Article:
Current issue:

Number 2 :“From the house of the future to a house for today
Deadline: april 21th 2014
Issue launch date: june 2014


From The House of the Future to a House For Today” is the title of an exhibition prepared by the Delft School of Architecture, which sought to research Western Europe’s Modern Movement. The exhibition focused on Alison and Peter Smithson’s work, particularly their houses’ design. It showed the Smithsons’ interest in the ordinary, the common, what they defined as “the art of inhabitation”: the way homes are used, dwelt, enjoyed by their occupants. The exhibition also echoed the “house of the future” then thought. The quotidian represents a “place of values” in which new relations between realism and idealism can be determined.


Applied to nowadays architecture, this suggesting title displays the expectations generated by the architectural project during every historical period. In the futurist movies of the sixties and seventies people appear strangely dressed, driving flying cars, in a robotized environment. Houses also formed part of these prospects, although a significant majority of the ideas has not come to reality. It might have been because time turned them into unnecessary. Or simply because we have not evolved as much as we thought we would.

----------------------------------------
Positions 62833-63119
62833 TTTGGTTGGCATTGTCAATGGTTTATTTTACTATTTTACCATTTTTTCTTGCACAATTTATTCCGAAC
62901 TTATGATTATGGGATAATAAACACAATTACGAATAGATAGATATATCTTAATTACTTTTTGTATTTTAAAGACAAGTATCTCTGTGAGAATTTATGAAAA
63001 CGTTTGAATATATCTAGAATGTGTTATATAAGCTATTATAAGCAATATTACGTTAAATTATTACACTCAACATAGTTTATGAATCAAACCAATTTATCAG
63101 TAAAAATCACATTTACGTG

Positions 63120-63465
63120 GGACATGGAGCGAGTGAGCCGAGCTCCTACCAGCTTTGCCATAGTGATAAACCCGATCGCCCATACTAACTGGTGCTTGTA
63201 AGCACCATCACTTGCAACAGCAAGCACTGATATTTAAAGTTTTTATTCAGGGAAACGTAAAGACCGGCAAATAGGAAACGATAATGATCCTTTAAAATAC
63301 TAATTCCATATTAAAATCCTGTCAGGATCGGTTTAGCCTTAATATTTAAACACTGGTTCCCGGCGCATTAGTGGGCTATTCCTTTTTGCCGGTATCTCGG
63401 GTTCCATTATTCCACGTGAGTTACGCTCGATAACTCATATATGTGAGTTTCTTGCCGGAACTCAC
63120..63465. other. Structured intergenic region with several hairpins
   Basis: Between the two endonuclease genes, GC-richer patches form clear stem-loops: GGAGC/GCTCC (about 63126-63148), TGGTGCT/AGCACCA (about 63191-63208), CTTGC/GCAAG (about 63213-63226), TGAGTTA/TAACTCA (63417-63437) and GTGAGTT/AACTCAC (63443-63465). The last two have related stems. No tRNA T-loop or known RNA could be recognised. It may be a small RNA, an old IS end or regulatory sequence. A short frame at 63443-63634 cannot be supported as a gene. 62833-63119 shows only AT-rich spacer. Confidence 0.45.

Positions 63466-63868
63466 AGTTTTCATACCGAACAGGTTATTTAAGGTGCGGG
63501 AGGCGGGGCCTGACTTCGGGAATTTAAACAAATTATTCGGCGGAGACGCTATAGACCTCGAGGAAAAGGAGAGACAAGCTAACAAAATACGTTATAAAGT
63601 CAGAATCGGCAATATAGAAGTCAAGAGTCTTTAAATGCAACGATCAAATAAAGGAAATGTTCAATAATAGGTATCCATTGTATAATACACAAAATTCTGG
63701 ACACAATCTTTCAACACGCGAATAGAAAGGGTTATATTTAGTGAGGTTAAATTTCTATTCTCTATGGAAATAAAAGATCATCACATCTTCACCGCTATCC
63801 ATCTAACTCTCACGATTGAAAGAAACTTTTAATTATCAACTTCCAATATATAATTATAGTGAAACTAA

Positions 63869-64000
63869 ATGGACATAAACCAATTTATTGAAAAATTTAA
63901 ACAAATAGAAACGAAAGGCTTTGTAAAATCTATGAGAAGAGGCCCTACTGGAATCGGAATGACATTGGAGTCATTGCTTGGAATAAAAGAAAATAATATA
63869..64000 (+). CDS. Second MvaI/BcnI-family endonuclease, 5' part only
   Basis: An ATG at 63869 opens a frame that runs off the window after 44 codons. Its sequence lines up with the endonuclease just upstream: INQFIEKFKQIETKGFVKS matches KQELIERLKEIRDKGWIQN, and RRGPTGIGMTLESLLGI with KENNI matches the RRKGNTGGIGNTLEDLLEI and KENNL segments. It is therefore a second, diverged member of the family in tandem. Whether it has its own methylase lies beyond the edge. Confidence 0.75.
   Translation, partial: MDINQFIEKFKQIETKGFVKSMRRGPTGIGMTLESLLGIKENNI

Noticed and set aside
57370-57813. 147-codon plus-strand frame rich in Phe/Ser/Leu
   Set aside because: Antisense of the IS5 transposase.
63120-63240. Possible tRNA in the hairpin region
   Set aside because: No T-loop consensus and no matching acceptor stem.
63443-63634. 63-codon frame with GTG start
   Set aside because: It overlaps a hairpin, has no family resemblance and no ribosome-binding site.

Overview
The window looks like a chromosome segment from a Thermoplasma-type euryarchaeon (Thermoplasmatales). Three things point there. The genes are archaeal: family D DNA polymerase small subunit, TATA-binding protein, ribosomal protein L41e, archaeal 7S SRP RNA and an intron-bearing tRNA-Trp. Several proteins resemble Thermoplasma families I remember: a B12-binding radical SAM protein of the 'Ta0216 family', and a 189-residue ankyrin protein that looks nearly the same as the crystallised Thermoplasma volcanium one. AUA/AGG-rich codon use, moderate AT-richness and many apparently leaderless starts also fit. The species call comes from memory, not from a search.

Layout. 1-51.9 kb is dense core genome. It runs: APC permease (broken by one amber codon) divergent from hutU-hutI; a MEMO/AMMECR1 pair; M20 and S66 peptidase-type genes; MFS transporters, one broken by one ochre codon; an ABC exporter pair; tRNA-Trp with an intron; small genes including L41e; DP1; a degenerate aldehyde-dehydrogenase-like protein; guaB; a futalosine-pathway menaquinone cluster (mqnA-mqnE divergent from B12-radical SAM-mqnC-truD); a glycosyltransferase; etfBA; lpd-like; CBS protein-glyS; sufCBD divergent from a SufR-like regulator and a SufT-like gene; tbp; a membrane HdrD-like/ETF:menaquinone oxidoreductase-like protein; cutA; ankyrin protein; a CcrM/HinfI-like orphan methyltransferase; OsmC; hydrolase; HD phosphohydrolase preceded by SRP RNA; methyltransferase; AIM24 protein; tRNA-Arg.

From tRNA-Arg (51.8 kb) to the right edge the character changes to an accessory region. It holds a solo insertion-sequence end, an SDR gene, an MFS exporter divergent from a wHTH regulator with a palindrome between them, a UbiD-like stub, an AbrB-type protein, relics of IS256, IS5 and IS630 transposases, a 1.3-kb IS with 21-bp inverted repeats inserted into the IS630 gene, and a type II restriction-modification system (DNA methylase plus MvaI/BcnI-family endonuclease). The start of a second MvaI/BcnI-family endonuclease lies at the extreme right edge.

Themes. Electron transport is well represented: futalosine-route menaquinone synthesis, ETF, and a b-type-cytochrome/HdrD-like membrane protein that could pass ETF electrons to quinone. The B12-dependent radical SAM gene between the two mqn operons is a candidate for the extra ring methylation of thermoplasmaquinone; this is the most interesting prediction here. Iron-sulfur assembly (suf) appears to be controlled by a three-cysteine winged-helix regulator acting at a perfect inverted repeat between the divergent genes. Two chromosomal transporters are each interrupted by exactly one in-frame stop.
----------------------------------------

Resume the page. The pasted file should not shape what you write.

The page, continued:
The “house of the future” has become today’s house, and same as then we nowadays imagine how houses will be in fifty years’ time. Comparing the different invented futures of every period could be interesting, especially as a way of thinking in the evolution of the domestic space. Quotidian versus imagined. What did we thought then and what do we imagine now? Materials, forms, technologies, fixtures, fittings. How does the concept of dwelling change? Which patterns remain and which have changed? Which are the expectancies in each case? We are looking for articles that explore these topics.


Carmen Moreno Álvarez

Architect, PhD

Architectural Projects Department

Granada School of Architecture